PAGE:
P18027: Neonatal Medical Transport
/public/

Building Subsystems

Table of Contents

Subsystem Building

Subsystem testing allowed us to see errors not originally seen in computer renderings or smaller paper models. Many changes were made as a result of the testing.

Image 1: Alexa Boyd (Interior Design) testing the location of the seating with a bench.

Image 1: Alexa Boyd (Interior Design) testing the location of the seating with a bench.

Image 2: The completed shell with all cardboard subsystems at the time of building placed in their intended locations.

Image 2: The completed shell with all cardboard subsystems at the time of building placed in their intended locations.

The Window: During the build process plans were altered for usability. The window for communication passing through from the cab to the back of the vehicle was raised from the original plan. After planning out the original height of the window it appeared too low to provide effective communication between the two sections of the vehicle. It also looked as though the incubator against that wall would obstruct much of the window, so the decision was made to raise the window.

Initial Testing

To test usability and reachability of the space, objects and supplies were made out of cardboard. This allowed us to make sure that everything fit and was accessible if needed form the seat.

Changes from Original Plan

The Incubator Carts: The incubator cart design was created out of wood and PVC pipe. The first cart built (Image 2-A) was the correct external dimension but not the correct internal dimension. This means that it could not hold the correct sized incubator model. However an earlier incubator model was made of cardboard not of the correct dimensions that could be used for reachability testing. The second cart (Image 2-B) was built to the correct dimensions internally and externally.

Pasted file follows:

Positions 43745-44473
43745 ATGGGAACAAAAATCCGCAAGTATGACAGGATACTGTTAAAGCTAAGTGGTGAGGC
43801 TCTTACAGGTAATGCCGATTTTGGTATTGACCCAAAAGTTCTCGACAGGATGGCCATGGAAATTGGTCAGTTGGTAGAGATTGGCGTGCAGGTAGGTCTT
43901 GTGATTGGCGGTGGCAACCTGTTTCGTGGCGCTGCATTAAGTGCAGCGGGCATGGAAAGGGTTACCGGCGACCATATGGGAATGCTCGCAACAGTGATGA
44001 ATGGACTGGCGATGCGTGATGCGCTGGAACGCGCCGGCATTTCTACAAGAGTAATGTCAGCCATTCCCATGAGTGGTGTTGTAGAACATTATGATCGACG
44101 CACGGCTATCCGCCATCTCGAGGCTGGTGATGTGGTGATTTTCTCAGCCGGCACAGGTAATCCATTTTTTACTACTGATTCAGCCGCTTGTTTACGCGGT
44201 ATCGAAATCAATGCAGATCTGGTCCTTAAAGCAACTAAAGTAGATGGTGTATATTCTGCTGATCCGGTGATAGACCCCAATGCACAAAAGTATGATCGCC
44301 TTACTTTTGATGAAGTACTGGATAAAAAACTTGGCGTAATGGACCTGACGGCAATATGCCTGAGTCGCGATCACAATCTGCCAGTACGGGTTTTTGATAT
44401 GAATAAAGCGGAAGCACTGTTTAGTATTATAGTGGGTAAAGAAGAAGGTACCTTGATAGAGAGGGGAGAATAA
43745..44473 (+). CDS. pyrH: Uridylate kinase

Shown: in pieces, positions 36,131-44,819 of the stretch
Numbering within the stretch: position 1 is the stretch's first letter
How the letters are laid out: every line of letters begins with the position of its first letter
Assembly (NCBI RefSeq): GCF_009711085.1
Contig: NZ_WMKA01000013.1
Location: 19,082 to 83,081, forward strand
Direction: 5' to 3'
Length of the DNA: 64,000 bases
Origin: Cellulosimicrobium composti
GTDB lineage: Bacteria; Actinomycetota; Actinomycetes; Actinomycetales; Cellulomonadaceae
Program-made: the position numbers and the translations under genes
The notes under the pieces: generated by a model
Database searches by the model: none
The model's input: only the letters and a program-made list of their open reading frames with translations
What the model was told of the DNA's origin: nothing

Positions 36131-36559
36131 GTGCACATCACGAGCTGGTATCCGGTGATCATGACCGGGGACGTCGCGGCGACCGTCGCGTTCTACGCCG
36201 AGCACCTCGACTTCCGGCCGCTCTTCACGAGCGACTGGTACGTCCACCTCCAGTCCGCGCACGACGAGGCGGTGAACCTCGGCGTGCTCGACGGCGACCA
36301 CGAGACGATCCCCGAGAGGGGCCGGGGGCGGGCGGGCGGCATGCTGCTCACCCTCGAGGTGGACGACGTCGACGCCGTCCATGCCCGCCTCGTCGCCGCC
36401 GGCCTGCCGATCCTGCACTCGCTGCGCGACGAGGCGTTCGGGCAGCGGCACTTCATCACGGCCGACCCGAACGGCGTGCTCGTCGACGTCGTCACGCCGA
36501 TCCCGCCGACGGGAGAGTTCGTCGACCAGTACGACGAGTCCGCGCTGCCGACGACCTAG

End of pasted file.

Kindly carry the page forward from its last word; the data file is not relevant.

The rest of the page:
The Passenger Chair: Originally the storage box seen in Image 2 was to be a passenger chair for a family member of one of the infants being transported. This was after much deliberation, and talking with various emergency medical professionals. The passenger chair was removed at the suggestion of all of the EMS staff spoken with, as well as the need for more room for medical storage. If a family member of one of the infants wishes to ride along then they will sit in the passenger seat in the cab accompanying the driver. This should allow for a more controlled environment in the section of the vehicle with the infant and medical professional, as well as allow for adequate storage space for all needed materials.

Additional Storage Unit: The last big change from the original plan seen above is the addition of a storage unit above on of the incubators (seen in Image 3 below). This was added after viewing a New York State neonatal transport ambulance, and seeing their storage options in the vehicle. This will allow for more storage in a reachable place from the medical professionals seat.

Testing

During Subsystem Building Alexa Boyd and Ankha Khosbayar created a testing plan and executed it with the help of RIT's Human Factors Class. The Human Factors class came to our prototype and provided feedback as to what needed further refinement and what worked in the space. Click Here to see their testing and results.

The New Floor Plans

 Image 3: The new elevation plan with the shelving above the incubator, removed passenger seat, and added details.

Image 3: The new elevation plan with the shelving above the incubator, removed passenger seat, and added details.

 Image 4:The new elevation plans with added detail, and the passenger seat removed in favor of storage.

Image 4:The new elevation plans with added detail, and the passenger seat removed in favor of storage.

Image 5: The final rendering of the inside space (note: storage over incubator not pictured).

Image 5: The final rendering of the inside space (note: storage over incubator not pictured).

Next Steps

The next steps of the subsystem building is to build the storage, chair, and incubators out of better materials then cardboard. Additionally, flooring, paint, and medical equipment will be added to the space to make it look realistic.